United States District Court, W.D. Michigan, Southern Division
ORDER ADOPTING REPORT AND RECOMMENDATION, DENYING
MOTION TO SET ASIDE CONSENT JUDGMENT AND DENYING MOTION TO
L. Maloney United States District Judge.
Tammy Church filed a motion to set aside a consent judgment.
(ECF No. 53.) The matter was referred to the magistrate
judge, who held an evidentiary hearing. (ECF No. 82.) The
magistrate judge issued a report recommending the motion be
denied. (ECF No. 84.) Two parties filed objections.
being served with a report and recommendation (R&R)
issued by a magistrate judge, a party has fourteen days to
file written objections to the proposed findings and
recommendations. 28 U.S.C. § 636(b)(1); Fed.R.Civ.P.
72(b)(2). A district court judge reviews de novo the portions
of the R&R to which objections have been filed. 28 U.S.C.
§ 636(b)(1); Fed.R.Civ.P. 72(b)(3). Only those
objections that are specific are entitled to a de novo review
under the statute. Mira v. Marshall, 806 F.2d 636,
637 (6th Cir. 1986) (per curiam).
Republic Title Insurance (ECF No. 85)
Republic objects to footnote 4 in the report and
recommendation. Specifically, Old Republic objects to the
magistrate judge's statement that a proposed consent
order filed with the Court would be moot should the Court
deny the motion to set aside the Agreed Final Order.
Republic's objection is AFFIRMED and the footnote R&R
will be modified to omit the footnote. Given the amount of
taxes owed to the IRS and the outstanding mortgage, Church
will likely not receive any proceeds from the sale of her
home beyond what the Agreed Final Order specifies. On that
assumption, the portion of the Consent Order that transfers
additional proceeds from Church to Old Republic would be an
event that would never occur. But, there are other provisions
in the Consent Order and those would not be rendered moot
were this Court to deny Church's motion to set aside the
Agreed Final Order.
Tammy Church (ECF No. 90)
has not objected to the portion of the Report and
Recommendation outlining the relevant legal standard and
burden of proof. A presumption exists that Church's
attorney acted with her authority. Accordingly, Church bears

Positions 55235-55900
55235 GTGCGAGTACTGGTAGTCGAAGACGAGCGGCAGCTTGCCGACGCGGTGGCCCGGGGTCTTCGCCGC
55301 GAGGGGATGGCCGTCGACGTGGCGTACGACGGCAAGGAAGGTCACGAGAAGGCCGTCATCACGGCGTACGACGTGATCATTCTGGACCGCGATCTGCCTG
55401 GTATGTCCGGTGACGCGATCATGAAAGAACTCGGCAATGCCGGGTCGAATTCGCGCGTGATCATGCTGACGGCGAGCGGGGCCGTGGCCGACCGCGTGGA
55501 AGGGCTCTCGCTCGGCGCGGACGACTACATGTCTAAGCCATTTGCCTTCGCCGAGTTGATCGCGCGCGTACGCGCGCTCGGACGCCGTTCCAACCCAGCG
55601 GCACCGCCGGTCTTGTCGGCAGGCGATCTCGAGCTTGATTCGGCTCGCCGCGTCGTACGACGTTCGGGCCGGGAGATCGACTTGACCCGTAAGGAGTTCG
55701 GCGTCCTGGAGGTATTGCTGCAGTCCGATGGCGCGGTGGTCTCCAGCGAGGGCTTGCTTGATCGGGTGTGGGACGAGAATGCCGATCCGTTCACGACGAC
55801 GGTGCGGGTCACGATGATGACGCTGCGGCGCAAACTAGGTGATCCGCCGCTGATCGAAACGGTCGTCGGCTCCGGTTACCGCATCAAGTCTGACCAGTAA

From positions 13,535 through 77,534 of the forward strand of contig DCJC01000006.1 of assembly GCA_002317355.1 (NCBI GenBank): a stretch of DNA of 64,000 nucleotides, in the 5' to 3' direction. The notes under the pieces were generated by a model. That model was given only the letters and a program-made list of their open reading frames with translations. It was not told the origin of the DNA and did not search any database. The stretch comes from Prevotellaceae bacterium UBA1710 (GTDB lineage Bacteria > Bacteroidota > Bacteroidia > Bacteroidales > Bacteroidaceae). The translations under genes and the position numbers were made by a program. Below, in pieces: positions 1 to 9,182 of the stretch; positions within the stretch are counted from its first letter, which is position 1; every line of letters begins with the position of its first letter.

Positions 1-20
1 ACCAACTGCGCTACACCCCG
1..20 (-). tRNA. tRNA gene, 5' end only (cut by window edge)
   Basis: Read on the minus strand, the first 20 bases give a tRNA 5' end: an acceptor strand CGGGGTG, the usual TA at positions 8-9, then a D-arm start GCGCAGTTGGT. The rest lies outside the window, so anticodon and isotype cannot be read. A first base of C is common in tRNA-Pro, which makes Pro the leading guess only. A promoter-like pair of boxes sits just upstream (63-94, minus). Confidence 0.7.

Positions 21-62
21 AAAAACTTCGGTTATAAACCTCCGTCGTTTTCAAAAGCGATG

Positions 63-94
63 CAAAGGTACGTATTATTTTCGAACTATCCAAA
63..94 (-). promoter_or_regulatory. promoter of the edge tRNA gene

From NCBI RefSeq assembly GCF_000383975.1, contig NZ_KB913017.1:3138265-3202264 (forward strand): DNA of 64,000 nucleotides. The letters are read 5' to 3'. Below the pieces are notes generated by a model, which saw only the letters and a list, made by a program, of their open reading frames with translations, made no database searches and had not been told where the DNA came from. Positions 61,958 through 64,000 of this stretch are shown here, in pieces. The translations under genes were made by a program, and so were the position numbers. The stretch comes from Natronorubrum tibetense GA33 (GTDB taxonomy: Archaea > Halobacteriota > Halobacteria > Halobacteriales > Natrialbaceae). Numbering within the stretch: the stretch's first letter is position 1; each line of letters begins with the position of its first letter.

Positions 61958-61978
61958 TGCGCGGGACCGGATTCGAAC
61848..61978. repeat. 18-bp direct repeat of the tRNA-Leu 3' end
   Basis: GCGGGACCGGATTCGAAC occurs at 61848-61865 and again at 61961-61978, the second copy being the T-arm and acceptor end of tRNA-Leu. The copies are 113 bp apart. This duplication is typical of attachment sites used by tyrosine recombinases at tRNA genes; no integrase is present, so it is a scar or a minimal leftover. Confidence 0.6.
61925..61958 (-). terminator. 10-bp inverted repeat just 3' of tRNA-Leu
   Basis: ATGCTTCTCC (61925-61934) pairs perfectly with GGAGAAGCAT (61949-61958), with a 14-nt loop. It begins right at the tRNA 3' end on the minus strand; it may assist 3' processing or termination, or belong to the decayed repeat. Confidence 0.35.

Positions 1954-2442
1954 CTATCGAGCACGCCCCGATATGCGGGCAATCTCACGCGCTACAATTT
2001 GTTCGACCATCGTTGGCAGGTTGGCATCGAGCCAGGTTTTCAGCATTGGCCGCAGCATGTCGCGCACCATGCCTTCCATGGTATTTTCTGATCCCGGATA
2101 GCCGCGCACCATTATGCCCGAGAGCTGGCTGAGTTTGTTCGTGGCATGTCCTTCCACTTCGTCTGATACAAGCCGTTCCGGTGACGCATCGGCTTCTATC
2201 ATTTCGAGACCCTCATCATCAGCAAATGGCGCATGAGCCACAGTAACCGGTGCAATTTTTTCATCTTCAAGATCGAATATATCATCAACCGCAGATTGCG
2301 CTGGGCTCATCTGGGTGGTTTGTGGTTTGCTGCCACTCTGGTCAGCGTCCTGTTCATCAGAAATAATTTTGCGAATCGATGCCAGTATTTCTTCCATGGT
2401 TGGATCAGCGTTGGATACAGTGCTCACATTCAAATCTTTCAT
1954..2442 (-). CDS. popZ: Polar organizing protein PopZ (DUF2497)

the burden of proving that her attorney did not have the
authority to settle the case and to consent to the entry of
has objected to various proposed findings of fact. The Court
has reviewed her objections de novo. In addition to the
documents submitted by the parties, the Court has reviewed
the transcript of the evidentiary hearing. Church's
objections are overruled.
1 - Retainer Agreement. The retainer agreement speaks for
itself. The stated "goal of our representation" was
to reach an agreement with the IRS so that Church could sell
the house, excuse or eliminate the remaining tax obligation,
and stay in the home until it sold. Nothing in the retainer
agreement supports Church's assertion that the goals
outlined in the agreement would be pursued only after
discovery established that she was obligated to pay her
creditors the amount that they were demanding. In fact, one
of the phrases in the retainer on which Church relies
(Objection at 2 PageID.597)-"we will vigorously defend
your rights"-is followed immediately by language
undermining her assertion.
however, conceding your ultimate liability on taxes, there is
little to no likelihood that you will be able to defeat the
lien of the IRS or retain your home. You also understand that
in addition to the IRS, several other creditors have either
an unsecured interest or a secured interest in your home,
which would, regardless of our success with the IRS lien and
claim, have to be satisfied also, before you could retain
(ECF No. 61-1 PageID.324.)
purpose of Attorney Gezon's representation was to
negotiate a settlement. This makes intuitive sense. Between
the IRS and Old Republic, the allegation is that Church owes
approximately $1, 200, 000. (R&R at 11 PageID.565.) For
discovery to be useful in this situation, Church would have
to find evidence that would bring her obligations down by
more than half in order to simply satisfy her debts by
selling her house, which was worth approximately $500, 000.
answer to the complaint and Mediation Letter do not establish
that Church and her attorney reached any agreement about
discovery as a prerequisite to the authority to settle. The
fact that the attorney investigated the validity of the tax
liens (ECF No. 58-5 Mediation Letter PageID.294), albeit not
to Church's satisfaction, is not ...